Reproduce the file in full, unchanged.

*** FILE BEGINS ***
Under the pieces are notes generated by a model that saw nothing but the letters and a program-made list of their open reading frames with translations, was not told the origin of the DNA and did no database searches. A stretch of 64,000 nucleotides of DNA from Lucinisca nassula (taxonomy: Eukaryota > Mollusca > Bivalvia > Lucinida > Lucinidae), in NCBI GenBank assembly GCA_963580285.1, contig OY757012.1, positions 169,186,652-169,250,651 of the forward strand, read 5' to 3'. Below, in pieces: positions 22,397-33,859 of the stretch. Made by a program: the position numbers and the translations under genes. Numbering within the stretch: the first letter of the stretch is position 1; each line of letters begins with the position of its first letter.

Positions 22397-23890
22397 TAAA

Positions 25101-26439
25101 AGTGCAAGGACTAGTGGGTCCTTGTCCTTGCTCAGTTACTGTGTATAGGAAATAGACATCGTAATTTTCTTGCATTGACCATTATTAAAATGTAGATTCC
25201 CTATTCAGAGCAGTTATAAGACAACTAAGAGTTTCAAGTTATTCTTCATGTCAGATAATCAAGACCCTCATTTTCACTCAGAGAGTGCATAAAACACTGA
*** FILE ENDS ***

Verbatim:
Under the pieces are notes generated by a model that saw nothing but the letters and a program-made list of their open reading frames with translations, was not told the origin of the DNA and did no database searches. A stretch of 64,000 nucleotides of DNA from Lucinisca nassula (taxonomy: Eukaryota > Mollusca > Bivalvia > Lucinida > Lucinidae), in NCBI GenBank assembly GCA_963580285.1, contig OY757012.1, positions 169,186,652-169,250,651 of the forward strand, read 5' to 3'. Below, in pieces: positions 22,397-33,859 of the stretch. Made by a program: the position numbers and the translations under genes. Numbering within the stretch: the first letter of the stretch is position 1; each line of letters begins with the position of its first letter.

Positions 22397-23890
22397 TAAA

Positions 25101-26439
25101 AGTGCAAGGACTAGTGGGTCCTTGTCCTTGCTCAGTTACTGTGTATAGGAAATAGACATCGTAATTTTCTTGCATTGACCATTATTAAAATGTAGATTCC
25201 CTATTCAGAGCAGTTATAAGACAACTAAGAGTTTCAAGTTATTCTTCATGTCAGATAATCAAGACCCTCATTTTCACTCAGAGAGTGCATAAAACACTGA